Fleas and ticks can be harmful to your dog because they transmit disease, but did you know that some species of mosquitoes can cause health problems to our pets, as well? Female mosquitoes feed on the blood from people and other mammals (like our pets).
Geographically, there areas more at risk for different types of diseases. Heartworm disease is spread globally but most frequently exists in coastal regions and areas with warmer climates. Heartworm disease, also known as the “heart parasite” (because adult parasites end up in the heart and main blood vessels) is caused by a parasite called Dirofilaria immitis. When mosquitoes bite our pet, they become at risk of being infected with this gruesome parasite.
Dogs are infected during the bite of mosquitoes that contain and inject immature forms of the parasite (the microfilariae) into the skin. These are tiny microscopic versions of the parasites that migrate through the subcutaneous tissues and organs of our animals. Once developed, the adult parasites will lodge in the heart, pulmonary artery and lungs. Here, they will reproduce and release new immature forms into the bloodstream.
A mosquito that feeds on the blood of an animal that carries these immature forms becomes infected and will then proceed to transmit the parasite when it feeds an another mammal. Did you know that adult parasites can grow up to 30 cm in length and cause serious damage? Not to mention that human cases of dirofilariasis have also been reported. An infected pet does not mean that their humans are at risk as human infection only occurs from mosquito bites as well. However, the parasite behaves differently in the human body, sometimes not reaching its adult form (forming only cysts) and not being able to reproduce and form the tiny microfilariae that would infect others.
The importance of controlling these agents by protecting our pets is important. If our pets are protected, we reduce the possibility of their becoming infected by parasites or spreading the disease.
What are the signs?
Heartworm disease has a slow progression – it requires about 6 months until the lifecycle of the parasites is complete. As the disease progresses, the animal suffers from cough, respiratory difficulty, weight loss, intolerance to exercise and heart failure, liver and/or kidney disease.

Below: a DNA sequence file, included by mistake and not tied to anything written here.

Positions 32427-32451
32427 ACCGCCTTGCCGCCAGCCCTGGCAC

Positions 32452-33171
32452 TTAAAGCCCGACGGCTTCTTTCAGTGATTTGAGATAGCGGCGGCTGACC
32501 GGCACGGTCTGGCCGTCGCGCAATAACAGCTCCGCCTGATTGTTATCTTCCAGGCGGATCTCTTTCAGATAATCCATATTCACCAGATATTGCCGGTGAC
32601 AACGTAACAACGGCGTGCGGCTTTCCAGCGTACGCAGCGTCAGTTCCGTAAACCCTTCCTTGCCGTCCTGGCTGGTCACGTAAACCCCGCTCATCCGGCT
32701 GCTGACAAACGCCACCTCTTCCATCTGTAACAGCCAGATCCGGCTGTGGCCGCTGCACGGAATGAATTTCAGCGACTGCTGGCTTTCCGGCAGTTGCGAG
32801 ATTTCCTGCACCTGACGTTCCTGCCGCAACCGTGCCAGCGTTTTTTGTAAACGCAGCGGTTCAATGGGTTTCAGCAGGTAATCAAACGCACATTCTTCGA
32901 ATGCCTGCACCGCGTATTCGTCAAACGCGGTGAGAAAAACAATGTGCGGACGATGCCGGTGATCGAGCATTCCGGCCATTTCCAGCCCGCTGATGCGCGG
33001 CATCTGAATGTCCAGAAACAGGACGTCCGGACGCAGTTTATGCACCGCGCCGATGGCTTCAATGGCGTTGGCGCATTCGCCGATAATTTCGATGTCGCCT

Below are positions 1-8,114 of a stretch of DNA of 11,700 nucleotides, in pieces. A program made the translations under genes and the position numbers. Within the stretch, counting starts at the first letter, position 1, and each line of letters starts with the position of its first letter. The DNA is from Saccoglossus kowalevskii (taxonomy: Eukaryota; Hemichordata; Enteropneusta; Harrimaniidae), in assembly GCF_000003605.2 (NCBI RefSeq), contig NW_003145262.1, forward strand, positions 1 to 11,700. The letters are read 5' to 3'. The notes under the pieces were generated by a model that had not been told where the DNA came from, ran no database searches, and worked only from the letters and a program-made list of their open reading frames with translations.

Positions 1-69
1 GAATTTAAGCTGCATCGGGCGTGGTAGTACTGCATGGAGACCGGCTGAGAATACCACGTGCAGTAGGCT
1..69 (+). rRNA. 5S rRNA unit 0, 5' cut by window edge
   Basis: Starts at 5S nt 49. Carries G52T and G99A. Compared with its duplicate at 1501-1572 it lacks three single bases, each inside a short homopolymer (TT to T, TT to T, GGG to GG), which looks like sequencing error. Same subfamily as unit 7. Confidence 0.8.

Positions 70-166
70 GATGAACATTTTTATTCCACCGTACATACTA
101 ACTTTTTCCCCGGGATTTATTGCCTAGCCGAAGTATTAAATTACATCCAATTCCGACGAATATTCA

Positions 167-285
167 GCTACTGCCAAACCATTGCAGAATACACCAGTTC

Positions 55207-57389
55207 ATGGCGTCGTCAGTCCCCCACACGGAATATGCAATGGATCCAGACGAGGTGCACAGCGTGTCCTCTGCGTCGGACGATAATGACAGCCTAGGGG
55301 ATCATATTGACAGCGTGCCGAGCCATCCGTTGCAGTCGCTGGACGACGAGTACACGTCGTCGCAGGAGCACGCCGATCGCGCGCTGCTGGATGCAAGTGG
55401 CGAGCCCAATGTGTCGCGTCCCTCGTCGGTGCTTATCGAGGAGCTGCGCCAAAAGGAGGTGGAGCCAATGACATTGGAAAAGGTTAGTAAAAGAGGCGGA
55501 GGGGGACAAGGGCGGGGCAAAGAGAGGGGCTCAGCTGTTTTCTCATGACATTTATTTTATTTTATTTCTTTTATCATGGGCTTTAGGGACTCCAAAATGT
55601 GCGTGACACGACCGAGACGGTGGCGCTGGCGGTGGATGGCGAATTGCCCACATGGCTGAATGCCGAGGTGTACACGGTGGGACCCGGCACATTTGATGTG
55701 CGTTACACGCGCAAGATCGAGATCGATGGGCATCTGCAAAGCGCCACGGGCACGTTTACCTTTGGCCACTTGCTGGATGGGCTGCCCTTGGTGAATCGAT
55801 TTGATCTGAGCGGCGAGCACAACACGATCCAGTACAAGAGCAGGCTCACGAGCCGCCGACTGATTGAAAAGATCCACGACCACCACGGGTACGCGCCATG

The diagnosis of heartworm disease can be made based on the clinical history and evolution of the symptoms, along with some blood tests that detect the immature forms of parasites in the blood or, more specifically, through the detection of proteins released by the adult parasites.
Though not risk free, heartworm disease can fortunately be treated. In order to achieve a complete cure, adult and immature forms of the parasite must be eliminated. However, there is a danger of embolism (when parasite forms clog a blood vessel). The animal may endure severe shock if the dying parasites release too many foreign substances into the bloodstream at once. Therefore, the treatment requires hospitalization and continuous monitoring.
Taking preventive measures and avoiding the risk of infection is your best course of action. The treatment is so risky, as well as the disease, that making sure your pet doesn’t become infected in the first place is the only responsible thing to do. There are several forms of protecting your pet: preventives (like insect repelling collars and deworming pills), reducing exposure to mosquitoes and periodically testing for heartworm.
You may think that if your pets don’t exhibit any symptoms around mosquito season, they’re fine. The truth is yes, mosquitoes are around in certain times, mostly when temperatures rise. However, the progression of disease is so slow, that it is possible to remain undiagnosed for weeks or months until adult parasites are grown enough to start causing symptoms.
Ask your veterinarian if you live in an endemic region for this disease and what the most appropriate measures are for someone who resides where you reside, follows your disease prevalence and has your pet’s lifestyle. And use the Petable app to add the deworming and prevention events to your pet’s upcoming events so that you never forget another treatment.
Author: Petable Team